The Centre for Policy Research’s Foreign Contribution Regulation Act (FCRA) licence was suspended by the Union government on Monday (CPR). This action comes five months after the Income Tax Department conducted surveys of CPR, Oxfam India, and the Independent and Public Spirited Media Foundation (IPSMF), which funds a variety of digital media entities.
Officials from the Ministry of Home Affairs confirmed that the FCRA licence of CPR had been suspended due to prima facie evidence of funding violations. “After suspending the licence, the inquiry is going on and further decisions will be taken within six months,” an official said.
After the suspension of its FCRA licence, CPR released a statement stating “we will explore all avenues of recourse available to us.”
According to the CPR website, it is “recognised as a not-for-profit society by the Government of India, and contributions to the Centre are tax exempt. CPR receives grants from the Indian Council for Social Science Research (ICSSR) and is a Department of Science and Technology (DST) recognised institution. CPR receives grants from a variety of domestic and international sources, including foundations, corporate philanthropy, governments, and multilateral agencies.”
Sources said On September 5, last year CPR’s FCRA registration was in operation when the I-T department conducted surveys. On September 30, the licence expired. Last year, the Ford Foundation, the Australian High Commission, and the Institute of Development Studies, UK were listed as donors on its website.
In September, after the I-T survey, CPR president and chief executive Yamini Aiyar stated in a statement: “We hold ourselves to the highest standards of compliance and are confident that we have done nothing wrong. We are committed to working with the authorities to address any questions they might have.” The statement also stated that as one of the 24 research institutes of the Indian Council of Social Sciences Research Network, CPR had all requisite approvals and sanctions and was authorised by the government as a recipient under the FCRA. The institute said it cooperated with the Income Tax investigation.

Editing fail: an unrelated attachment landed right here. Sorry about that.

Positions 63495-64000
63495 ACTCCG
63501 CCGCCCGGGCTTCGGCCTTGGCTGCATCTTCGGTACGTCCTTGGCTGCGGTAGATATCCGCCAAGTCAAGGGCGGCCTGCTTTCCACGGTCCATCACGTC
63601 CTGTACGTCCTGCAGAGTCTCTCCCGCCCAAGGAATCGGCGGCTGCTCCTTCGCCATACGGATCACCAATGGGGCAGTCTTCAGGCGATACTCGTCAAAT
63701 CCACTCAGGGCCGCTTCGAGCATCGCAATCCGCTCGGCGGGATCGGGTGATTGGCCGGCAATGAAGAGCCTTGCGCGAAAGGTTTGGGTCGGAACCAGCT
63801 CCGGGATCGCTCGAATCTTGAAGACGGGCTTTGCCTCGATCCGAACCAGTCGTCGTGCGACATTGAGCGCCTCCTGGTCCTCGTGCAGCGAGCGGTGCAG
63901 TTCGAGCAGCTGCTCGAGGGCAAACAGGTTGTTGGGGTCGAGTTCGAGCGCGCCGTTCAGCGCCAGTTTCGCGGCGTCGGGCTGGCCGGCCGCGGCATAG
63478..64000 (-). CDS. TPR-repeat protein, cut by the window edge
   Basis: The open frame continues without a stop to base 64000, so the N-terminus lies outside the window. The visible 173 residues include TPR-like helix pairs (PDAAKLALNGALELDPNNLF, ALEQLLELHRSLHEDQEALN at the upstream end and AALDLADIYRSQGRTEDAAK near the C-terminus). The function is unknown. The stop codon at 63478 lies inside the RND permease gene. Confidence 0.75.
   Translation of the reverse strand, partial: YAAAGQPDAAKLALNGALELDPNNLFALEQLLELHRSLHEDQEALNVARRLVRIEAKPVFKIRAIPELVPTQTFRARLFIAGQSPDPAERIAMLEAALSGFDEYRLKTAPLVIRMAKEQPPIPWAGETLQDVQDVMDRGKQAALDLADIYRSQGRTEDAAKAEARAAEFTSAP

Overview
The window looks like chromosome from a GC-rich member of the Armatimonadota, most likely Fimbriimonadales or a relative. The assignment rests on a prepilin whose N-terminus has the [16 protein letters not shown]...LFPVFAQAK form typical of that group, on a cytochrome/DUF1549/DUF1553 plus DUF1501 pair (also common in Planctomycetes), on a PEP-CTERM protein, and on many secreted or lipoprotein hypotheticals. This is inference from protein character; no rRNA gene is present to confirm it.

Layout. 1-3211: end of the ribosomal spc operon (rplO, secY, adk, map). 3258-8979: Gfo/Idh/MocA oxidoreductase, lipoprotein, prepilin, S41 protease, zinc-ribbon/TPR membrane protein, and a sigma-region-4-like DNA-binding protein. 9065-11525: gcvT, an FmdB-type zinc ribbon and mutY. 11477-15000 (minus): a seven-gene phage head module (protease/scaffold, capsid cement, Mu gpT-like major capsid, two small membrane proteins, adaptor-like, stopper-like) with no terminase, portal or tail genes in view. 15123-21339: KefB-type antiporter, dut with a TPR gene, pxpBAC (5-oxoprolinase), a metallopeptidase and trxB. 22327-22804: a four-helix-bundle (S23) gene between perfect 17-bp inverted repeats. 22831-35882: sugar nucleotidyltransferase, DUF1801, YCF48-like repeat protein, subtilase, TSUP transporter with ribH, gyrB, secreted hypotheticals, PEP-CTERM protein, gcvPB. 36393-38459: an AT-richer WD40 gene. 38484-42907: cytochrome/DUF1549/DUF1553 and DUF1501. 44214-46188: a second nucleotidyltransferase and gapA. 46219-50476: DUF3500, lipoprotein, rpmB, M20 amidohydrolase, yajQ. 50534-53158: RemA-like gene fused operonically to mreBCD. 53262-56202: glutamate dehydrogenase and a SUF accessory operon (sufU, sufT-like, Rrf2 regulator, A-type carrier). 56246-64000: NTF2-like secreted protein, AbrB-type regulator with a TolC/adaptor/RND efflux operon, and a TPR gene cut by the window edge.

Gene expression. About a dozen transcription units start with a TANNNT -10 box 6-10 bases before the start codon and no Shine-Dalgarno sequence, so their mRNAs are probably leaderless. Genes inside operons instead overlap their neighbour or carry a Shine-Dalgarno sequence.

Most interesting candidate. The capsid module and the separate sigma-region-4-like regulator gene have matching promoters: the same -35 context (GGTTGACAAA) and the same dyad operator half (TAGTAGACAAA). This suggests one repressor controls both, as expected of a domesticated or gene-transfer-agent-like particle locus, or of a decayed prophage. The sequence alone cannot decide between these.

The government reserves the right to cancel the FCRA registration of any NGO if it finds it to be in violation of the Act. Registration can be cancelled if an inquiry finds a false statement in the application; if the NGO is found to have violated any of the terms and conditions of the certificate or renewal; if it has not been engaged in any reasonable activity in its chosen field for the benefit of society for two consecutive years; or if it has become defunct. It can also be cancelled if “in the opinion of the Central Government, it is necessary for the public interest to cancel the certificate,” the FCRA says. Registrations are also cancelled when an audit finds irregularities in the utilisation of foreign funds.
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